"Purposeful changes such as parking further away from doors, using a standing desk and going on a walk after work instead of immediately sitting when you get home are great ways to start moving your body," she adds. "Keeping your body in an upright position forces it to recruit muscles to keep you standing, which can increase your good cholesterol and lower bad cholesterol."

While you'd be working towards a goal of 30 minutes five to six days per week, there's no need to squeeze that all in at once. Try half of the walking time in the morning and half in the evening; even a 2-minute walk has been proven to offer wellness benefits.

If tracking minutes sounds intimidating or isn't your favorite way to measure movement, focus on the number of steps accumulated, Nitschke says. Aim to increase your current daily step count by 10% each week (so if you're at 5,000 steps per day, aim for 5,500 most days next week).

"The point is, move more, sit less. The minutes recommended can be adjusted up or down based on each unique person's health status, level of activity, and comfort level," Nitschke says.

Nitschke estimates that your cholesterol levels will likely improve within 1 to 3 months with a cholesterol-smart menu and the aforementioned heart-healthy habits.

The Best Walking Plan to Help Lower Your Cholesterol Levels

Longino and Nitschke helped us design this four-week program with beginners in mind. You need just 30 minutes max per day as you step things up.

"The first week is focused around finding a routine and building healthy habits," Longino says.

You'll notice that this walking plan alternates strolls with stretching. That's intentional.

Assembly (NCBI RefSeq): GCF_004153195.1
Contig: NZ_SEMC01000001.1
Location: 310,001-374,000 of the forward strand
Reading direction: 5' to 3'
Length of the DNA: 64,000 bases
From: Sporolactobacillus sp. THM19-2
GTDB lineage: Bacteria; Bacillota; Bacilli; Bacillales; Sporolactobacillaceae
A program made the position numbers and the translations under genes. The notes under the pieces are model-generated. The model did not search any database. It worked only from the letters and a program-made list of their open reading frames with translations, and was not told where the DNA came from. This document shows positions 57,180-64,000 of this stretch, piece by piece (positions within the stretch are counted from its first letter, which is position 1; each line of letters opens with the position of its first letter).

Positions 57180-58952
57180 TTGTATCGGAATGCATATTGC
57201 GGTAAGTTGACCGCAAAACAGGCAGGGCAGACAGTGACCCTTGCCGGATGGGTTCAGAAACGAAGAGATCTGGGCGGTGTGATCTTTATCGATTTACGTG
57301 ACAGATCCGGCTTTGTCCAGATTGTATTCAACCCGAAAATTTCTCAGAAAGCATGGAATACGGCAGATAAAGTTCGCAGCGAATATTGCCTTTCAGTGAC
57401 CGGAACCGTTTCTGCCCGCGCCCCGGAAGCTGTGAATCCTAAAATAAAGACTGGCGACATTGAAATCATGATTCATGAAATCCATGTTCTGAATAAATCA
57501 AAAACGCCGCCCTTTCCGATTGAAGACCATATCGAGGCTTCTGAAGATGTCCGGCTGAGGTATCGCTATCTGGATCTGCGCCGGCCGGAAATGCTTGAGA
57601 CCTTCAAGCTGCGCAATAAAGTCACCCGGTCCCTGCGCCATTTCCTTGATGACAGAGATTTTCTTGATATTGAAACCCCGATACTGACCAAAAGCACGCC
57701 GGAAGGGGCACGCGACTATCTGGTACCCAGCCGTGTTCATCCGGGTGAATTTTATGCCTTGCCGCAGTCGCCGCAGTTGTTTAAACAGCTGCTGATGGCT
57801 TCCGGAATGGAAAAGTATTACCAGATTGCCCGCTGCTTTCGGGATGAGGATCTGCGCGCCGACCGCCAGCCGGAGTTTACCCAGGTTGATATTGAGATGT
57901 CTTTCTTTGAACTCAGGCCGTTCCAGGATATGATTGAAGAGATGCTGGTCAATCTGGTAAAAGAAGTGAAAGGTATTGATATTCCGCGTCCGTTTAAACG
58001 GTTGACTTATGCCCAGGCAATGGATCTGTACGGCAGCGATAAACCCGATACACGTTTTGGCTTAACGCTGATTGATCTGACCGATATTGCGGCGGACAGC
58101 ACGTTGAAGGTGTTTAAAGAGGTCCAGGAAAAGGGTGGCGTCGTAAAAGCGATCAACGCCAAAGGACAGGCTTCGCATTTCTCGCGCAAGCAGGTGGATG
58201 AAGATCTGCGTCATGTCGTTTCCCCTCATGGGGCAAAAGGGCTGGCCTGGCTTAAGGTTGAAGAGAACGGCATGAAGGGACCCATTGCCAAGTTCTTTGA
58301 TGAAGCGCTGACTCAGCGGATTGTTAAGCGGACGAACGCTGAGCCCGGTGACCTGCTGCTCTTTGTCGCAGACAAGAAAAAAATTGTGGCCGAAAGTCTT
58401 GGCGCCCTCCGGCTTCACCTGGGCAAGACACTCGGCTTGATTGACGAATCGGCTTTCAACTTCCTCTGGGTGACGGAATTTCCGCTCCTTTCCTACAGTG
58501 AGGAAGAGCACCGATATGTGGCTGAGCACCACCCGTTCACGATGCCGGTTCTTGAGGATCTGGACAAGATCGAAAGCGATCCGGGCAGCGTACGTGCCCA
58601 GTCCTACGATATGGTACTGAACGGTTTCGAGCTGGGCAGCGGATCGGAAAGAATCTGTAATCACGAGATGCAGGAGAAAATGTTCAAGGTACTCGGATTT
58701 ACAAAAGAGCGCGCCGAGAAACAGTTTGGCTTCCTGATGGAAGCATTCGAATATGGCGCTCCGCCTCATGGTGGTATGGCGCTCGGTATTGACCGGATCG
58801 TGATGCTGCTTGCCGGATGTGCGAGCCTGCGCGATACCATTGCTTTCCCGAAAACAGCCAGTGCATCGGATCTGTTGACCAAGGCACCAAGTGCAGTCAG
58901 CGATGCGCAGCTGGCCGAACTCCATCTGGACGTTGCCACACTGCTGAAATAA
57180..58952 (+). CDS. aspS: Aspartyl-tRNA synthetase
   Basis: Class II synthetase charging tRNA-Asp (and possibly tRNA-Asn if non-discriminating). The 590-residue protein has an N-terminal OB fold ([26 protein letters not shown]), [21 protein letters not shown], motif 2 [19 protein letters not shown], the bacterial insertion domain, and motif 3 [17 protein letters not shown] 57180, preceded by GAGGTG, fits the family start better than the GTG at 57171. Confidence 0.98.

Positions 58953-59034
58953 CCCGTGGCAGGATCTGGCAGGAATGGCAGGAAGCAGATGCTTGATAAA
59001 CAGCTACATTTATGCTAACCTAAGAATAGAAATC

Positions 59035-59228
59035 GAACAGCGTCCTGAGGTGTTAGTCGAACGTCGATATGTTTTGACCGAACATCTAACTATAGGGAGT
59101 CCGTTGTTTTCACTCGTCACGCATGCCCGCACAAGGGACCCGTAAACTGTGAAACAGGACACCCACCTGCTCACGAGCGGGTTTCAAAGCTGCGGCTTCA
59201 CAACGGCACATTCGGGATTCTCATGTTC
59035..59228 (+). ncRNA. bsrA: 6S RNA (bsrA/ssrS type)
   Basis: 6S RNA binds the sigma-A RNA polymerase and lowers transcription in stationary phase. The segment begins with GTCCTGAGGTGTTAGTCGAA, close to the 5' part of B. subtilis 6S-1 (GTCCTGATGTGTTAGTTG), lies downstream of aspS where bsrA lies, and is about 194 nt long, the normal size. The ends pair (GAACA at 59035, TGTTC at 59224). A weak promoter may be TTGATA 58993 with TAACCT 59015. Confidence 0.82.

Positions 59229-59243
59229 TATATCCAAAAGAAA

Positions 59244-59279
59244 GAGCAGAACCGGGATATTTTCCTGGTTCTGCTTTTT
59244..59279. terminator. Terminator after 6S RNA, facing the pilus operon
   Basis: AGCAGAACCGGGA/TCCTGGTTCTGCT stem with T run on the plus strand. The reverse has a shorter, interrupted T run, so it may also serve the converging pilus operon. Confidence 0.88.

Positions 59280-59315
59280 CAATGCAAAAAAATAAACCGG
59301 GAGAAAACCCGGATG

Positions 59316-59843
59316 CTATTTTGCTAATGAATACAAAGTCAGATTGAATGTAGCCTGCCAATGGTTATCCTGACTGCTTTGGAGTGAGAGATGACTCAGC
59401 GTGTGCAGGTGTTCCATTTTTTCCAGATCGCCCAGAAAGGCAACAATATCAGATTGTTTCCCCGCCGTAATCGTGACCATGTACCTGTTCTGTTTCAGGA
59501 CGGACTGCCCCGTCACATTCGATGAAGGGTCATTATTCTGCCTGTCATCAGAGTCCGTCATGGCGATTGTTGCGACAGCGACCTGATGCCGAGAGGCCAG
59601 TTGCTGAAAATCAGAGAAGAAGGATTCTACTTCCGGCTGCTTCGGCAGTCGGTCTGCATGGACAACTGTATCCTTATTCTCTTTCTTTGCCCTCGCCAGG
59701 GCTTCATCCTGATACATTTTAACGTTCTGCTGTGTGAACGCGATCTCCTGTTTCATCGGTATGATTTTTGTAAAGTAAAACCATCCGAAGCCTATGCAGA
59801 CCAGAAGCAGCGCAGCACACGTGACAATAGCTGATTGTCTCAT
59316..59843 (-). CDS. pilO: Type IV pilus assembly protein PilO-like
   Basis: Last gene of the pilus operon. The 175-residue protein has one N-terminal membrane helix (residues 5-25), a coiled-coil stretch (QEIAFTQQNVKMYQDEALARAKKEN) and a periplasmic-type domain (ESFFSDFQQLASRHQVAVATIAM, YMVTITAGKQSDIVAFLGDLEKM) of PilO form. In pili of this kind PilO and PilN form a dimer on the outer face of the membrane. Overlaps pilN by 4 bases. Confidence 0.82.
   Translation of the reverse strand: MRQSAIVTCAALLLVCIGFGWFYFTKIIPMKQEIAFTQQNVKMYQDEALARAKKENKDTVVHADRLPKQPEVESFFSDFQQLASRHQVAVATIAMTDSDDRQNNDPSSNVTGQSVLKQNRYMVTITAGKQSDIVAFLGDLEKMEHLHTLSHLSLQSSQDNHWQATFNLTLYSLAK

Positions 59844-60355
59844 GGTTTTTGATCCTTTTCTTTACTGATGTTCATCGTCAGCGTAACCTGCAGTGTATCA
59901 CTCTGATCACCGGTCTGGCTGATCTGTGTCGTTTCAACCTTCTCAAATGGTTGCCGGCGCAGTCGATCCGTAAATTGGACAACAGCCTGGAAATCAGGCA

"Stretching has also been shown to have positive effects on cholesterol by increasing blood flow and improving circulation," Longino explains. This can also help decrease stress, which, in turn, can reduce cholesterol levels, Nitschke continues.

Each week after, we slightly increase the walking time and sprinkle in a few steps on the stretching days. By the final week of the month, you'll be racking up 135 minutes of walking and 45 minutes of stretching per week, a level that's right around the physical activity recommendations of the World Health Organization (WHO) and AHA.

Keep in mind that the rest days can be shifted as you see fit, and if you're ready to up the ante, consider incorporating an incline (find a hill or crank up the steepness on the treadmill a bit) or try Nordic walking to activate 90% of your muscles at once.

Week 1

  • Monday: 15-minute walk
  • Tuesday: 15 minutes of stretching, yoga or mobility
  • Wednesday: 15-minute walk
  • Thursday: 15 minutes of stretching, yoga or mobility
  • Friday: 15-minute walk
  • Saturday: 15 minutes of stretching, yoga or mobility
  • Sunday: Rest

Week 2

  • Monday: 20-minute walk
  • Tuesday: 10-minute walk, 10 minutes of stretching, yoga or mobility
  • Wednesday: 20-minute walk
  • Thursday: 10-minute walk, 10 minutes of stretching, yoga or mobility
  • Friday: 20-minute walk
  • Saturday: 10-minute walk, 10 minutes of stretching, yoga or mobility
  • Sunday: Rest

Week 3

  • Monday: 25-minute walk
  • Tuesday: 10-minute walk, 15 minutes of stretching, yoga or mobility
  • Wednesday: 25-minute walk
  • Thursday: 10-minute walk, 15 minutes of stretching, yoga or mobility
  • Friday: 25-minute walk
  • Saturday: 10-minute walk, 15 minutes of stretching, yoga or mobility
  • Sunday: Rest

Week 4

  • Monday: 30-minute walk
  • Tuesday: 15-minute walk, 15 minutes of stretching, yoga or mobility
  • Wednesday: 30-minute walk
  • Thursday: 15-minute walk, 15 minutes of stretching, yoga or mobility
  • Friday: 30-minute walk
  • Saturday: 15-minute walk, 15 minutes of stretching, yoga or mobility
  • Sunday: Rest

The Bottom Line

In addition to following this walking plan to help lower cholesterol, try to integrate other heart-healthy habits. Seek out support to stop smoking, if you do, and imbibe in moderation. Focusing on self-care and a healthy diet—including foods that can help prevent high cholesterol—will also go a long way to benefit your total cholesterol numbers.